In Vitro Fertilization (IVF) challenged

Publié le 28 Feb, 2009
More than thirty years after the birth of Louise Brown, the first test-tube baby, studies warn against the risks of in vitro fertilisation (IVF).

 

Medical risks
 
The implantation of several embryos generates a high rate of multiple pregnancies with all the risks that they develop as miscarriage, diabetes and heart diseases in mothers; prematurity and long-term health problems in children (obesity, Type 2 diabetes, hypertension, etc.). According to the American Association for the Advancement of Science (AAAS)1, we observe more neural tube defects for pregnancies after in vitro fertilization than for normal pregnancies. A study published in the magazine of the European Society of Human Reproduction and Embryology (ESHRE)2 showed that women resorting to IVF have four times more risks to give birth to a still-born baby. Finally, the risk of extra-uterine pregnancy is higher when using frozen embryos.
 
Regarding these risks, the Human Fertilization and Embryology Authority (HFEA)3 asked British clinics to implant only one embryo in the maternal uterus. The supernumerary embryos are frozen, a practice which raises serious ethical problems.

 

Ethics and cryopreservation
 
Mgr Suaudeau, scientific director of the Pontifical Academy for Life, mentions these ethical problems during an interview granted to Liberté Politique4.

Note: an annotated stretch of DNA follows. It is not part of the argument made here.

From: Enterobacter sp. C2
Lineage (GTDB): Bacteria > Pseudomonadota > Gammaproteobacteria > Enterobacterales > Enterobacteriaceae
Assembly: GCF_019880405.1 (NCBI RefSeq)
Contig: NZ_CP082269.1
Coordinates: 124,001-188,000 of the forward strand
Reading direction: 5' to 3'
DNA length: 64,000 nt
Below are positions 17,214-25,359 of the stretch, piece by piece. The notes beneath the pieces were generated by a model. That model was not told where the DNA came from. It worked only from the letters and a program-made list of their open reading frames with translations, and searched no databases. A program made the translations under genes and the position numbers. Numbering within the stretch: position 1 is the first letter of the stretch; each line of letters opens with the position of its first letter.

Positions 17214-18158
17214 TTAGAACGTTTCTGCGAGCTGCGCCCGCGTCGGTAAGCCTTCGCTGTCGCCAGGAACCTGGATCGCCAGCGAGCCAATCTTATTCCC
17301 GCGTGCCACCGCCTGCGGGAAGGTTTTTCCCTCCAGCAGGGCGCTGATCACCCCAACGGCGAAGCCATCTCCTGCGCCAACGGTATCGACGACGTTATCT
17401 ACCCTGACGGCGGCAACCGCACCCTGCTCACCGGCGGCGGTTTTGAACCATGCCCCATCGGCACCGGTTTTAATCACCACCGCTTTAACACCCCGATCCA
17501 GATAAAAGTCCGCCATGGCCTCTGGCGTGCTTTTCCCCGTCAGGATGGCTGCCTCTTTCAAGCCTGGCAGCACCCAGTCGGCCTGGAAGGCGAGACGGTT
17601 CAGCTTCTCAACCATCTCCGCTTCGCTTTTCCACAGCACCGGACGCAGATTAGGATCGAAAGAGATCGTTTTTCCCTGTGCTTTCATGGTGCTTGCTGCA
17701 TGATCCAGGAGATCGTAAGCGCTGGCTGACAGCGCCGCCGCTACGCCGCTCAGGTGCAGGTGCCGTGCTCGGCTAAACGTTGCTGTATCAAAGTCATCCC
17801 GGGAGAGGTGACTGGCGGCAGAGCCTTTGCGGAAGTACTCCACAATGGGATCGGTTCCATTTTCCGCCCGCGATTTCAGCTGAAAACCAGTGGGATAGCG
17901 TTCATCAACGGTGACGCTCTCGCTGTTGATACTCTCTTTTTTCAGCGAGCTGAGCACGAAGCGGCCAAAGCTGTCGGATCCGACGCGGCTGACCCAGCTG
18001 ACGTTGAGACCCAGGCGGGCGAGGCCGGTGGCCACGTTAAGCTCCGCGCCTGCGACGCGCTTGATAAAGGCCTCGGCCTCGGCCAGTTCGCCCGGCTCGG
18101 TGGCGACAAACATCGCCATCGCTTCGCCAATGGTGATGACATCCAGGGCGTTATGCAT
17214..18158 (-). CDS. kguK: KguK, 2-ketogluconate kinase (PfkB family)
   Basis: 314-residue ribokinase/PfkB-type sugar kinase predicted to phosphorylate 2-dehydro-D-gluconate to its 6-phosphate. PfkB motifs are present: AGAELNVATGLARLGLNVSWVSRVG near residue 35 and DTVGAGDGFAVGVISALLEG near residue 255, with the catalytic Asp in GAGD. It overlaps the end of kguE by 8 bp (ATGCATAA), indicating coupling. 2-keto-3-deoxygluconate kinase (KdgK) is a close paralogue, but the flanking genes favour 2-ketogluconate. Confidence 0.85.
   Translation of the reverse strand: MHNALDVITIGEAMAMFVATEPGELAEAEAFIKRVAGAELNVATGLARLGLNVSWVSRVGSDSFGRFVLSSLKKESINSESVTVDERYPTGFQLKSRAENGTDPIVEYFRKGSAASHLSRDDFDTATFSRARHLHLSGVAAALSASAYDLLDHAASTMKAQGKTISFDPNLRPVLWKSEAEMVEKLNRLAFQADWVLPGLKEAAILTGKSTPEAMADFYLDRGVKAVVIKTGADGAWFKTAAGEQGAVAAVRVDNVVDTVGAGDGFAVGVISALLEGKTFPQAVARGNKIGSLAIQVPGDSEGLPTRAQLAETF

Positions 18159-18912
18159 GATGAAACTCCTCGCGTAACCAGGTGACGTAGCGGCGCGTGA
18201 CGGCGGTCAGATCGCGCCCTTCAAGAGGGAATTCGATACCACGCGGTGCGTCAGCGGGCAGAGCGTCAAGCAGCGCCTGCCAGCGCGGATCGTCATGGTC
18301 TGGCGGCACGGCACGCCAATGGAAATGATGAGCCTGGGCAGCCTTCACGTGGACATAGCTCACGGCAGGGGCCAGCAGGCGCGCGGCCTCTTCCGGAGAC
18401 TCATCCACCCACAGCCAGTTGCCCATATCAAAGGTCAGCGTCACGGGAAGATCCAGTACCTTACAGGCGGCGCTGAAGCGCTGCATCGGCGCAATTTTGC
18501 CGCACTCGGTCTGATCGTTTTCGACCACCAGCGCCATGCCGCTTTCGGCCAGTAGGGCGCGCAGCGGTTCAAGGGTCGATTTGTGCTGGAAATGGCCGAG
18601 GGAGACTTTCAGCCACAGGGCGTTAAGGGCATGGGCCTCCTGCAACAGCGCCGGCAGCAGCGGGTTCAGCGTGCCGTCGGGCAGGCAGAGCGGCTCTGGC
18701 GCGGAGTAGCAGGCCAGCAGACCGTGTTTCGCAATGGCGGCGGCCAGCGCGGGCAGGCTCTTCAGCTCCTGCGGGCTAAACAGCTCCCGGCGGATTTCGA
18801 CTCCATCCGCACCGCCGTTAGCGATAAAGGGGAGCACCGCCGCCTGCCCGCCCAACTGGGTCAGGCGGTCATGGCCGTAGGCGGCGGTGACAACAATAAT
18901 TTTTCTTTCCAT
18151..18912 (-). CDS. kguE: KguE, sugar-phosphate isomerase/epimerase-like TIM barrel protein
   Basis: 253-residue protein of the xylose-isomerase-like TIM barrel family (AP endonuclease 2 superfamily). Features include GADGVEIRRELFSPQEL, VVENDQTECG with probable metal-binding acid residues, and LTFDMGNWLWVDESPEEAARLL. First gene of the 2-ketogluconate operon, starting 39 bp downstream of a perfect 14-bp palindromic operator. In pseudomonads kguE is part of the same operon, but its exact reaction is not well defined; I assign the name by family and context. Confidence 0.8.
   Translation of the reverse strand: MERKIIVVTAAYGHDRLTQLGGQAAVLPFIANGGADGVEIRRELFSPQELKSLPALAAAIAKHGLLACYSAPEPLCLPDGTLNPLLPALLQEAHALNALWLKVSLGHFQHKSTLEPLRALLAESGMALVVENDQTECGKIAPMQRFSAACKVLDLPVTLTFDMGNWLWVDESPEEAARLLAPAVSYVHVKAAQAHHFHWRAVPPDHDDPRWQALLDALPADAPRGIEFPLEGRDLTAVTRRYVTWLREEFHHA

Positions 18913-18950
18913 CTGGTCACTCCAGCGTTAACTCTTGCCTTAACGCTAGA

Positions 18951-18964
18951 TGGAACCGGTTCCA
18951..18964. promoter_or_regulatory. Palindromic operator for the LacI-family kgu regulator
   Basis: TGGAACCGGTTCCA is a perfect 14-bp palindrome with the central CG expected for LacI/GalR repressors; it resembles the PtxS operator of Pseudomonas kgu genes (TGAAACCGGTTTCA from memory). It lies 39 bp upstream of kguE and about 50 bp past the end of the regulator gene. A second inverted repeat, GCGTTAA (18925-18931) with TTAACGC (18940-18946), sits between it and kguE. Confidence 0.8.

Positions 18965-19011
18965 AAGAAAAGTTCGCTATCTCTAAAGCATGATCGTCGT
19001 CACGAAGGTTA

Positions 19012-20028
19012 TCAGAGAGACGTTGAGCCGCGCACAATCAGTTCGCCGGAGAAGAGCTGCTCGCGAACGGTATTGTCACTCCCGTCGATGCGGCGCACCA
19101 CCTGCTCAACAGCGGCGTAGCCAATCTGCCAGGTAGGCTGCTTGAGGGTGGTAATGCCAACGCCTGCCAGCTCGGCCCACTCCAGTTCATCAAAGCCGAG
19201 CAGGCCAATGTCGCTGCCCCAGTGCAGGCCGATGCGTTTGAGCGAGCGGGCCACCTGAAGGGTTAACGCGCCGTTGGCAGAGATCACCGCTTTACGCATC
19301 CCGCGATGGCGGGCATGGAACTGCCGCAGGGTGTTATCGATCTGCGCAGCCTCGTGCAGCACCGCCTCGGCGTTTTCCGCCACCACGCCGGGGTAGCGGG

First of all he mentions that an embryo is not conceived to be in a tube at -196°, but has a natural objective to develop according to the directions encoded in its genome. Maintaining the embryos by cryopreservation in a suspended animation state is thus a serious offense to the dignity of these embryos. Moreover freezing and thawing techniques has a significant risk for their integrity and their survival.
 
Moreover, the chronological phase which exists between the moment of oocyte fecundation and the moment when these embryos are subject to a new procreative project opens the way to all fancy desires: very late pregnancies, after separation of the parents or the death of a spouse. The biological parents to whom the embryos legally belong are not anymore aware to welcome a child, but the conviction to “possess these embryos” and to have on them a right to life and death.
Most of supernumerary embryos are not anymore subject to parental projects. Abandoned, they arouse greed of unscrupulous investigators and may be used as commercial raw material in a lucrative embryo traffic. Thus destroying them would be considered as a lesser evil.
 
Finally, the vulgarization of the cryopreservation of human embryos generates a lack of conscience of the deep value of these little beings, of their marvel and in particular of the extraordinary epigenetic mechanism of their development. 

1- AAAS. 2010 Annual Meeting, Children of Assisted Reproductive Technologies : Their Health and New Genetic Issues, 22/02/10
2- K. Wisborg, H.S. Ingerslev, T.B. Henriksen, IVF and Stillbirth : a prospective follow-up study in Revue de la Société européenne de reproduction et d’embryologie humaines, 23/02/10
3- HFEA, HFEA Statement on Elective Single Embryo Transfer (eSET) guidelines, 03/09/08
4- Mgr Jacques Suaudeau, “La face cachée des fécondations in vitro” in Liberté Politique, 19/02/10

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